Before you say, "I don't like this Old Testament story," remember that Jesus knew it well. That's why he used it to describe himself in the gospel of John. Jesus’ mention of the serpent in the wilderness was in a conversation with a Pharisee named Nicodemus. This man had come to Jesus seeking to understand his message and mission, and as they were both Jewish and steeped in the Hebrew Scriptures, Jesus was able to refer to this serpent story with the certainty that Nicodemus would know it and be able to use it as a comparison to Jesus’ mission.
So, when Jesus says to Nicodemus, “ just as Moses lifted up the serpent in the wilderness, so must the Son of Man be lifted up, that whoever believes in him may have eternal life,” Nicodemus suddenly understands that Jesus intends to be a savior.
///(Here, or at the end) Jesus is saying that just as looking at the bronze serpent on a pole enabled those ancients who were dying due to their sin to live, so looking at Jesus with belief will enable those dying in sin today to live eternally. He says, “Indeed, God did not send the Son into the world to condemn the world, but in order that the world might be saved through him.”
This is where Jesus’ role differs from the serpent’s in the wilderness. He did not come to be like the biting serpents of judgment and death. He was not sent to condemn the world, but to save it. Only the bronze serpent was a representation of the role Jesus came to fill (not the others). He came to save all those who are dying spiritually in sin.
When the stink bug of sin bites us bad, all we have to do is lift our eyes. High on the cross is the Son of Man, inviting everyone who believes in him to receive forgiveness and eternal life.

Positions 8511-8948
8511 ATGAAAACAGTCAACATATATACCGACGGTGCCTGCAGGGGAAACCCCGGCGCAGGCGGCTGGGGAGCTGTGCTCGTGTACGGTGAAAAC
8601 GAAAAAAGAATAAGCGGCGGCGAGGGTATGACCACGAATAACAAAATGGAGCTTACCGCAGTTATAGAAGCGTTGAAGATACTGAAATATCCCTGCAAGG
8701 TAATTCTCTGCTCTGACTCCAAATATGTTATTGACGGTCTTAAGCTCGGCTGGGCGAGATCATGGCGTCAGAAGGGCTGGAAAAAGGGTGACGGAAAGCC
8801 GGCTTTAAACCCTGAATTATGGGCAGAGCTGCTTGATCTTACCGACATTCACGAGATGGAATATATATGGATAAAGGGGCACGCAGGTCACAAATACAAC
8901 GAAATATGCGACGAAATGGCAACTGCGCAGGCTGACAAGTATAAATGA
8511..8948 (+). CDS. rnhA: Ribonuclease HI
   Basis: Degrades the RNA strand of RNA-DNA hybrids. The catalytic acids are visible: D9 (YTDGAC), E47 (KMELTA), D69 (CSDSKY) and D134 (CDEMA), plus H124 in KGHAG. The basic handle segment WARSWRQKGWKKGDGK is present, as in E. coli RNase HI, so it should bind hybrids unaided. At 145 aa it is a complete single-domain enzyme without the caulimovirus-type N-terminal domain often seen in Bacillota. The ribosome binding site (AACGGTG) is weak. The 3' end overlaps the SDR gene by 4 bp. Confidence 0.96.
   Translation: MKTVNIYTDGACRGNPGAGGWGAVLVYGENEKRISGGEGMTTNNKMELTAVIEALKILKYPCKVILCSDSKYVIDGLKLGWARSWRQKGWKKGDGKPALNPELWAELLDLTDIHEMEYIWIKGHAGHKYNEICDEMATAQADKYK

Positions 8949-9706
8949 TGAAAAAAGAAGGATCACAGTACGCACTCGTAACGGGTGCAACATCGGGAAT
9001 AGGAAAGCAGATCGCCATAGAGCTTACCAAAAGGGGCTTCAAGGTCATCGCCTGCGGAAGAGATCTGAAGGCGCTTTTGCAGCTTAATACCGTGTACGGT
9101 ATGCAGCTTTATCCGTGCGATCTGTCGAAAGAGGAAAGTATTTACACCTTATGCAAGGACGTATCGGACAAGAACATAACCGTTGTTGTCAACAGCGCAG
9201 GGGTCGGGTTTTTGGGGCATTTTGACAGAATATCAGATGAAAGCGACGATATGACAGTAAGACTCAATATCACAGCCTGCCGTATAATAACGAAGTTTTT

Jesus is our bronze serpent. God's innovative intervention. Our savior, guide, and friend. "Like those poor snake-bitten rebels in the wilderness," concludes Professor Reynolds, "we have only to look up and live."
The good news for us is that God has chosen to provide a means of salvation in his Son Jesus Christ. We are forgiven when we turn to him and confess our sins, and are promised new life when we trust him to be our Savior.
But still the invasive pests of impatience, complaints, and anger are going to continue to invade our lives. Like stink bugs, they climb into cracks in our defenses and even seek us out when we are sleeping. We need to be vigilant, as individuals and as a church, and swat these pests when they appear.
Evasive species cannot survive if we give them nothing to eat. So when you are feeling impatient, take a deep breath. When you want to complain, remind yourself of an unexpected blessing. And when you feel a rush of anger, remember that everyone -- even your worst enemy -- is a child of God.
Starve those pests, those invasive species; don’t give them room to grow.
This familiar tale vividly pictures the ongoing struggle we have with the stink bugs in our life. A Cherokee Elder was teaching his grandchildren about life. He said to them, "A fight is going on inside me ... it is a terrible fight between two wolves.
"One wolf represents fear, anger, envy, sorrow, regret, greed, arrogance, self-pity, guilt, resentment, inferiority, lies, false pride and superiority.
"The other stands for joy, peace, love, hope, sharing, serenity, humility, kindness, benevolence, friendship, empathy, generosity, truth, compassion and faith.
"This same fight is going on inside you, and inside every other person, too."
They thought about it for a minute and then The One With No Name asked his grandfather, "Which wolf will win?"
The old man simply replied, "The one you feed."
Amen. Let us pray . . .